Classic Signals: Presidents push for progress

By Emmy Liederman
Features Editor

For some, homecoming is a time of nostalgia — some alumni come to reflect on their time at the school they once knew as Trenton State College, while others reconnect with old friends. This fall’s Homecoming Spirit Week was an opportunity for the campus community to reunite with alumni, showcase school spirit and get to know our new president, Kathryn Foster.

Foster puts a fresh spin on Homecoming traditions. (Courtesy of TCNJ Digital Archives)

During the annual homecoming lip sync competition, Foster danced and moved her lips to the song “Respect” as a tribute to the late Aretha Franklin, which was well-received by the audience. While Foster has been welcomed with open arms, it is still hard to imagine homecoming without reflecting on all former College President R. Barbara Gitenstein did for the College during her 19-year career. In an October 1998 issue of The Signal, the campus community predicted how her role would contribute to the advancement and progression of this institution.

The faculty approved the appointment of Dr. R. Barbara Gitenstein as president and hoped she will bring a sense of trust between faculty and administration to the college.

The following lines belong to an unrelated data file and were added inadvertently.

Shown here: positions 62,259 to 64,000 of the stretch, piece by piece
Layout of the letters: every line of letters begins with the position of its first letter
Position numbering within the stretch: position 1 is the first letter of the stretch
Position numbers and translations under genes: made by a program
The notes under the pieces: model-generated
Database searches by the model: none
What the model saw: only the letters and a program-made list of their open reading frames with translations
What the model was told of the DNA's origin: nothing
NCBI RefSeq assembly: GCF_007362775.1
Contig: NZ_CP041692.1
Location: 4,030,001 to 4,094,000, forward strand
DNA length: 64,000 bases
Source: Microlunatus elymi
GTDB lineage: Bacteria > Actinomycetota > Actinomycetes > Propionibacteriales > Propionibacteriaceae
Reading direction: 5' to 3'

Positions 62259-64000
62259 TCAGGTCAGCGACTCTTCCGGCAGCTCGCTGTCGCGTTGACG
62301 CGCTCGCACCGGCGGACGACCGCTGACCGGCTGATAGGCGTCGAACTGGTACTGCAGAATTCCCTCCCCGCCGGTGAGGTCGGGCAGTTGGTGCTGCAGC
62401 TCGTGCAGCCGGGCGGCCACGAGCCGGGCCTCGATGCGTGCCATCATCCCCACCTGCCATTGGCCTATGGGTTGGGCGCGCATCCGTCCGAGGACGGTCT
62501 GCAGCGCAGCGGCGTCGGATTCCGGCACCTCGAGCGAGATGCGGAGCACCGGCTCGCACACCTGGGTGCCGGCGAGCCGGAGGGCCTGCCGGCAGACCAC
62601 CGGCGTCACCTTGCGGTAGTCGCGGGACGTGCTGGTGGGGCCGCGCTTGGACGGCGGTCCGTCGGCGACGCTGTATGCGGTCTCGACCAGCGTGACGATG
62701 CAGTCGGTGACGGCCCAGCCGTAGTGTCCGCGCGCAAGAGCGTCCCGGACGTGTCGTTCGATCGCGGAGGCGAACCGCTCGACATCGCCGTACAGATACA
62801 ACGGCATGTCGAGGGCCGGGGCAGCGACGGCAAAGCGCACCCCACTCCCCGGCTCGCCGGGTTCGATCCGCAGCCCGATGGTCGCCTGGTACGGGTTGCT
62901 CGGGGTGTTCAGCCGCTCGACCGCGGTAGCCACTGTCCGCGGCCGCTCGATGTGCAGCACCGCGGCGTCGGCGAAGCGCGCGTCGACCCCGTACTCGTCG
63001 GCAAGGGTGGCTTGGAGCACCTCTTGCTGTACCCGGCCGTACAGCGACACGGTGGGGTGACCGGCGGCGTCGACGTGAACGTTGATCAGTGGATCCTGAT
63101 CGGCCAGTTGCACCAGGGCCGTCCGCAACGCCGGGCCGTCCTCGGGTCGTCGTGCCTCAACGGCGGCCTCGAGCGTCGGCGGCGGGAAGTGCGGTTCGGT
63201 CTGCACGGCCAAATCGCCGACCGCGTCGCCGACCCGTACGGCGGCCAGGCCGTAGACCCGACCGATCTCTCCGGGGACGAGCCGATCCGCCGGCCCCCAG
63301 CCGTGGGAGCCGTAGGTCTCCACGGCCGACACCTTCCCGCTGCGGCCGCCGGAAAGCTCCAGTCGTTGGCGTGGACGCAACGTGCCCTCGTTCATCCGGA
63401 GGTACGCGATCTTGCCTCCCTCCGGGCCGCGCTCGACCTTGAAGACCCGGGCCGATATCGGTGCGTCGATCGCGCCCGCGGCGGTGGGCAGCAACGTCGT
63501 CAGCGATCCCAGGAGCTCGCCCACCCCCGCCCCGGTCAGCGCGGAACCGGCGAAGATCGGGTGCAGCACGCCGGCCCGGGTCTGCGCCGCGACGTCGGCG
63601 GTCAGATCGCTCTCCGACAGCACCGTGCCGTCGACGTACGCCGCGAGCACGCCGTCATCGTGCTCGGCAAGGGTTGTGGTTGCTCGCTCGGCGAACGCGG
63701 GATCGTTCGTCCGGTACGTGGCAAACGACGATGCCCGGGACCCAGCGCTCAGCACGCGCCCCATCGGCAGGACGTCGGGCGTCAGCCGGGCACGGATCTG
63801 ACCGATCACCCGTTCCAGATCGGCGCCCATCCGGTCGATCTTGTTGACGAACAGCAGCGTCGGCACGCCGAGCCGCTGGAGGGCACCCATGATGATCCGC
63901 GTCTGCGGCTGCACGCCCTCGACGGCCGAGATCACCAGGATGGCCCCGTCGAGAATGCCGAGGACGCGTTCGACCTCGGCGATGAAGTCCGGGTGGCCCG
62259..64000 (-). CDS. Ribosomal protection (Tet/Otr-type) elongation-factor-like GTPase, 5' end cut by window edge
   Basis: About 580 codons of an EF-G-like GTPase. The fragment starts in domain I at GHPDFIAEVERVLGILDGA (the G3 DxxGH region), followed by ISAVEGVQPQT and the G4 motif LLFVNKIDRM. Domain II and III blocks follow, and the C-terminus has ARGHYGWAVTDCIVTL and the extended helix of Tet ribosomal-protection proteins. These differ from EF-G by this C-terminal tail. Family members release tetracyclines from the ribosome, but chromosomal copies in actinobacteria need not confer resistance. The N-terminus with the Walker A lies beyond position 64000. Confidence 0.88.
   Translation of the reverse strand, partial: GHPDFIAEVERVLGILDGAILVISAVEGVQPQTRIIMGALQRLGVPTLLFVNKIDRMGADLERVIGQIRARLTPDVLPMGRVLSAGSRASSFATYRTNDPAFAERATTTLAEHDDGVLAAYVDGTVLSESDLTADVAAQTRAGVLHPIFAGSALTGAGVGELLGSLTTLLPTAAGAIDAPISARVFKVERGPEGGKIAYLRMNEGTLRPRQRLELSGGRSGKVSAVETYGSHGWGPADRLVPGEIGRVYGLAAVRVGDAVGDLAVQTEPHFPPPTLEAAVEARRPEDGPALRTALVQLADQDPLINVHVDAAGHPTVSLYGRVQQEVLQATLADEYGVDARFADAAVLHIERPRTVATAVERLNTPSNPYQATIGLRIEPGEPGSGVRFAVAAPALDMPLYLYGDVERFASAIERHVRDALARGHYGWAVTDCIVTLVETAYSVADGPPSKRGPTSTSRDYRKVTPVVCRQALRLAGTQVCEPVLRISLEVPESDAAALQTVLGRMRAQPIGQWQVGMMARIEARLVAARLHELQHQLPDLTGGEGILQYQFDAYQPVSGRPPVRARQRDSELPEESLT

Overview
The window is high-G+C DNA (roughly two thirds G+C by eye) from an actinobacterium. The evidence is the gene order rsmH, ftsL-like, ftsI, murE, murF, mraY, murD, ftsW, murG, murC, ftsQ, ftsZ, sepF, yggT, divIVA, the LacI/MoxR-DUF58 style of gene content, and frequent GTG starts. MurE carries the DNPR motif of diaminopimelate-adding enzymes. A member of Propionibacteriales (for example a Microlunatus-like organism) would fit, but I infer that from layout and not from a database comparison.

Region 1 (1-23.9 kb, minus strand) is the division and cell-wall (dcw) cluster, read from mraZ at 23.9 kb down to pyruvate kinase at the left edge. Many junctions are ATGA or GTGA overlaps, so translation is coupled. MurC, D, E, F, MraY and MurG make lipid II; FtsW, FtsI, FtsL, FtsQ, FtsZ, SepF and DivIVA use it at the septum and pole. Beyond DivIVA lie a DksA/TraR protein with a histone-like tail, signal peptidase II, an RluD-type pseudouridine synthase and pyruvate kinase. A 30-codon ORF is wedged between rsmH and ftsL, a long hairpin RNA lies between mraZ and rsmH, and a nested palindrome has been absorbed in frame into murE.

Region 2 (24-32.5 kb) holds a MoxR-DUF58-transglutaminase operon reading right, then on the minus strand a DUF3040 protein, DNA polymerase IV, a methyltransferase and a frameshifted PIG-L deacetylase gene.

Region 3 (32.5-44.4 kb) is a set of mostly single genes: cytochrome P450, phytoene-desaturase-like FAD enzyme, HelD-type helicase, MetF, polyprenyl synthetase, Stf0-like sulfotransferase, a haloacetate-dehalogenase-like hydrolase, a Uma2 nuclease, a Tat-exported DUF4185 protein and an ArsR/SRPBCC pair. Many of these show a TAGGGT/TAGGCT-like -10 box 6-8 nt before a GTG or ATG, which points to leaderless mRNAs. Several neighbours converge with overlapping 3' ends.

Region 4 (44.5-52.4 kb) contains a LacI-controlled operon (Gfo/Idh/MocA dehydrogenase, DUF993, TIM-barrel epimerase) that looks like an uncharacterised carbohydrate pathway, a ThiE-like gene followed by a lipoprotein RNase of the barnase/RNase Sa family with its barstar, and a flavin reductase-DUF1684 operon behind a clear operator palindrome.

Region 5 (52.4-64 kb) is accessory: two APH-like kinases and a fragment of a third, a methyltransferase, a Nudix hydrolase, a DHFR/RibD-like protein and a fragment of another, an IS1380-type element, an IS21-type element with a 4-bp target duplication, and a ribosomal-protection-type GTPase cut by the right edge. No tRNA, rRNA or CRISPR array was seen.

Dr. Ellen Friedman, coordinator of women’s and gender studies and professor of English, said she is looking forward to Gitenstein’s arrival on Jan. 2.

“This is an extremely positive move,” Friedman said. “The faculty all regarded her very highly.”

Dr. Terry Byrne, chairman of the communications studies department, said Gitenstein was the most qualified candidate.

“I rated her number one amongst the three candidates,” Byrne said. The faculty believes Gitenstein will help heal the wounds created between them and administration during the last few years of Dr. Harold W. Eickhoff’s reign as president.

“Dr. Eickhoff did not communicate, he was an authoritarian, and had no respect for the faculty,” Friedman said.

“(Gitenstein) has very good communication skills,” Friedman said. “She comes from a college faculty and knows how to talk to her constituents.”

Donald Evans, chairman of the African American studies department, said he looks for Gitenstein to bring a period of stability to the college.

“She needs to heal this college,” Evans-said. “The past year hasn’t been very comfortable, a lot of unrest. If she can’t heal this college community, then we are in trouble.”

But Evans said the college should not expect Gitenstein to solve all of its problems.

“I am just looking for improvement,” Evans said. “I don’t expect her to walk on water or perform any miracles.”